High Percentage of San Francisco Home Sellers Experience Losses at Closing in 2023

San Francisco Leads in Home Equity Losses Across the Nation

Recent data from Redfin reveals that in the three months ending July 31, 2023, approximately 12.3% of homes sold in San Francisco were purchased for less than what the seller initially paid, marking a significant increase from 5% recorded a year earlier.

This percentage stands higher than any other major metropolitan area in the United States and is four times the national average of 3%. Following San Francisco, Detroit recorded a rate of 6.9%, followed by Chicago (6.5%), New York (5.9%), and Cleveland (5.8%).

In San Francisco, the typical homeowner who sold their property at a loss experienced a decline in value by approximately $100,000, tying with New York for the largest median loss in dollar terms. Nationally, the median loss for homeowners selling below their purchase price amounted to $35,538.

Conversely, homeowners in San Diego, Boston, Providence (RI), Kansas City (MO), and Fort Lauderdale (FL) were least likely to experience losses upon selling their homes, with only about 1% of properties being sold for less than their initial purchase price in each of these metropolitan areas.

San Francisco Homeowners Bear Brunt of Plummeting Home Prices

San Francisco emerges as one of the hardest-hit regions in terms of home equity loss, primarily due to the significant downturn in home prices. The area witnessed one of the earliest declines in prices as a result of the housing market slowdown triggered by soaring mortgage rates last year.

By April 2023, San Francisco experienced a staggering 13.3% year-over-year decrease in median home sale prices, surpassing the national average decline of 4.2%.

Although the decline moderated to 4.3% year-over-year as of July, with prices hovering around $1.4 million, it still contrasted sharply with the national trend, which saw a 1.6% increase.

Notably, the collective value of homes in San Francisco has dwindled by approximately $60 billion since the previous summer, according to a separate analysis by Redfin.

Several factors have contributed to the swift decline in prices in the Bay Area. Firstly, being home to some of the most expensive real estate in the nation, the region had significant room for price adjustments.

Moreover, the tech industry, a significant driver of the local economy, has faced substantial layoffs, further dampening housing demand. Additionally, the allure of living in San Francisco has waned, as remote work arrangements have enabled many individuals to relocate to more affordable regions.

Interestingly, cities such as San Francisco, Detroit, Chicago, and New York, where homeowners are most likely to incur losses, coincide with the top destinations where Redfin.com users are seeking to relocate.

According to Andrea Chopp, a local Redfin Premier real estate agent specializing in Oakland and other East Bay neighborhoods, some condos in the Bay Area are currently valued lower than their purchase prices from 2018 and 2019.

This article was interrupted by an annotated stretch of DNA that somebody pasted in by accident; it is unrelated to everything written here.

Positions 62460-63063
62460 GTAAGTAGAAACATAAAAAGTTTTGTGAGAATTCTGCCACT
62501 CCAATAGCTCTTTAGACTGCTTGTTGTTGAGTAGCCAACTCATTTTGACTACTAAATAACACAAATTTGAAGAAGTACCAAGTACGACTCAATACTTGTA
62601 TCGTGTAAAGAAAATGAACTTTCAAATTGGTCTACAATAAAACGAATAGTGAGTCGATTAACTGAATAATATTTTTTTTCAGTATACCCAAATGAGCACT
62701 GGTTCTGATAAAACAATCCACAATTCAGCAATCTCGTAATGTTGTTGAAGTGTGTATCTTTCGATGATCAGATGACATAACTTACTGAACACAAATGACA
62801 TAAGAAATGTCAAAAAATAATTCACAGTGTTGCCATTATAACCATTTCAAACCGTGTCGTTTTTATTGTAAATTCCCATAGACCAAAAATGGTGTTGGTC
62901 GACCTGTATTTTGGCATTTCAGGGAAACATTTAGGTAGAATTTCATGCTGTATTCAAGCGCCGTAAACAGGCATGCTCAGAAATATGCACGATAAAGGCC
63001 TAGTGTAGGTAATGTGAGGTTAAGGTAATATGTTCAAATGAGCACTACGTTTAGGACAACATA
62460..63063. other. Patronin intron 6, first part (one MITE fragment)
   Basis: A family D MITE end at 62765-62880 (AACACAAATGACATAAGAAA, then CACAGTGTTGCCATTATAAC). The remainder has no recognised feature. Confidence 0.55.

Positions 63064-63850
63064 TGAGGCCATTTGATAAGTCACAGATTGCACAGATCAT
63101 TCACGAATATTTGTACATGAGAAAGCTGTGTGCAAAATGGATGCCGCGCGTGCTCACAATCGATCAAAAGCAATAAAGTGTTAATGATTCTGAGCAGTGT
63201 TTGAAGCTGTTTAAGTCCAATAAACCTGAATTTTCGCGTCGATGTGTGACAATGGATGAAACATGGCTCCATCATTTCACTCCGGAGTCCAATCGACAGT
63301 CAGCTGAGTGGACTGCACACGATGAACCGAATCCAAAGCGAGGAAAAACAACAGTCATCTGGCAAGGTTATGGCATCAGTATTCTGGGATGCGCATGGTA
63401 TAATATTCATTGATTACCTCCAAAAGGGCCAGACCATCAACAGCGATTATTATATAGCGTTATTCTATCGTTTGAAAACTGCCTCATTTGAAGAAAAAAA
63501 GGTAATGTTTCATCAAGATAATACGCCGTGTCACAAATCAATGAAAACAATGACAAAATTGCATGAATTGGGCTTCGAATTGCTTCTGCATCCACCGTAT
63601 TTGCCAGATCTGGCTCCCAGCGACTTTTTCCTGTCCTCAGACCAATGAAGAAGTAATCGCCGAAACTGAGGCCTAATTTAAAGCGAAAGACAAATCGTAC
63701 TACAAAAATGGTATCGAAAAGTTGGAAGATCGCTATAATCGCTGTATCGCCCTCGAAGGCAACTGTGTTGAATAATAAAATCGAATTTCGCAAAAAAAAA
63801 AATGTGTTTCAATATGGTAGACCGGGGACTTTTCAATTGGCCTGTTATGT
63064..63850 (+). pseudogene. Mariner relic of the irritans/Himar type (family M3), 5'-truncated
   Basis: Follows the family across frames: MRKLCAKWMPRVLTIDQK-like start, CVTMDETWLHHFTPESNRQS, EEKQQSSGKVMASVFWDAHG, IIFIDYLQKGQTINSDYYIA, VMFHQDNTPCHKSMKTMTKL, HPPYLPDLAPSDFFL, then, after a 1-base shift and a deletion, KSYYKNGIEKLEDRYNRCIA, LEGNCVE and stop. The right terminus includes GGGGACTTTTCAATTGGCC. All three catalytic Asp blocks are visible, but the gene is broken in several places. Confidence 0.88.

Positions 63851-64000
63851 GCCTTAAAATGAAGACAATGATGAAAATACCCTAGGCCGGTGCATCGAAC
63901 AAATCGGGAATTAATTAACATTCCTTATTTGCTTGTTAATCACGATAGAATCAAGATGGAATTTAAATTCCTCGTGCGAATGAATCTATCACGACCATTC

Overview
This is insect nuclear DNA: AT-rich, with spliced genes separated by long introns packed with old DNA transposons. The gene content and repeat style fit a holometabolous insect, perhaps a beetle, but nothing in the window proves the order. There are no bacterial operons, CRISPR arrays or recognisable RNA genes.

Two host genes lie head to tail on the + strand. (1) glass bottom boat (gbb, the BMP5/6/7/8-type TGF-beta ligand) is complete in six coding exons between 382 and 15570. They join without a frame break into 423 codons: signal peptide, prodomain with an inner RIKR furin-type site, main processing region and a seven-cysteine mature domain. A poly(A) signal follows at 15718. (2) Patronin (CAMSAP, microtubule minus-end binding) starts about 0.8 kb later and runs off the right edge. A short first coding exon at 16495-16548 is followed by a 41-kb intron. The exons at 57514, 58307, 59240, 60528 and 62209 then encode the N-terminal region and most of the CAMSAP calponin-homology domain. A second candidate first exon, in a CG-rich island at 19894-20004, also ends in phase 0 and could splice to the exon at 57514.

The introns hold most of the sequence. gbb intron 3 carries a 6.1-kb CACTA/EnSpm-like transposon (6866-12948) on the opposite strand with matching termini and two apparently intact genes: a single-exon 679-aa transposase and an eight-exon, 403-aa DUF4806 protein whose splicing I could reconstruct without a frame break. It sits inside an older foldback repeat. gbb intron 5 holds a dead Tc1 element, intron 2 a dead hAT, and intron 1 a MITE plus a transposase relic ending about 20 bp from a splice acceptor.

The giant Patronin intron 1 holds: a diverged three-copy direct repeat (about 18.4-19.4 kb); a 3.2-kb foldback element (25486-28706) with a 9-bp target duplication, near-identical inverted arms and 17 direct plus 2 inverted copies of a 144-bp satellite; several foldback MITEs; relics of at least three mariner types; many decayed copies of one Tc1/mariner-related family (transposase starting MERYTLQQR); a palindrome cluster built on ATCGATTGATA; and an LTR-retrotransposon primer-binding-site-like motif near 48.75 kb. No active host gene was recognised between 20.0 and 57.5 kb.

This trend is attributed, in part, to the diminished significance of commuting from outlying areas into downtown San Francisco. Chopp notes that while there are still interested buyers, they approach purchases with greater caution and selectivity, particularly now that mortgage rates have surpassed 7%.

While the correction in the Bay Area housing market may signal a healthier market, the persistently high prices pose affordability challenges for many prospective homeowners.

The Vast Majority of U.S. Home Sellers Still Profit Despite Market Shifts

Despite fluctuations in home prices and the ongoing housing market downturn, a significant majority of home sellers across the United States continue to reap substantial financial gains.

According to recent data, a staggering 97% of home sellers nationwide sold their properties for a profit during the three-month period ending July 31. On average, these sellers fetched 78.4% more than the original purchase price, amounting to a median gain of $203,232 per sale.

Even in notoriously high-priced markets like San Francisco, the majority of homeowners are still capitalizing on considerable profits. In the metro area, the typical home sale yielded a substantial 70.5% increase, translating to a median profit of $625,500.

The prevailing trend of profitable home sales can be attributed, in part, to the persistent shortage of homes for sale, which continues to drive fierce competition among buyers and bolster property values.

Many homeowners who purchased their properties at peak prices opt to hold onto their investments rather than selling at a loss in the current market climate. Moreover, a significant portion of sellers have owned their homes for a considerable duration, allowing them to realize profits regardless of short-term fluctuations in market conditions.

However, exceptions to this trend do occur, particularly in instances where homeowners face unforeseen circumstances prompting a sale. For example, in Boise, Idaho, Redfin Premier agent Shauna Pendleton encounters clients who are reluctantly selling their home after just a year, potentially incurring a loss of $100,000.

The decision is driven by their employer’s requirement to return to office work, necessitating a move back to Seattle. While such instances of loss are less common in Boise, they typically involve higher-priced properties selling for upwards of $750,000.

Clare Trapasso
Clare Trapasso
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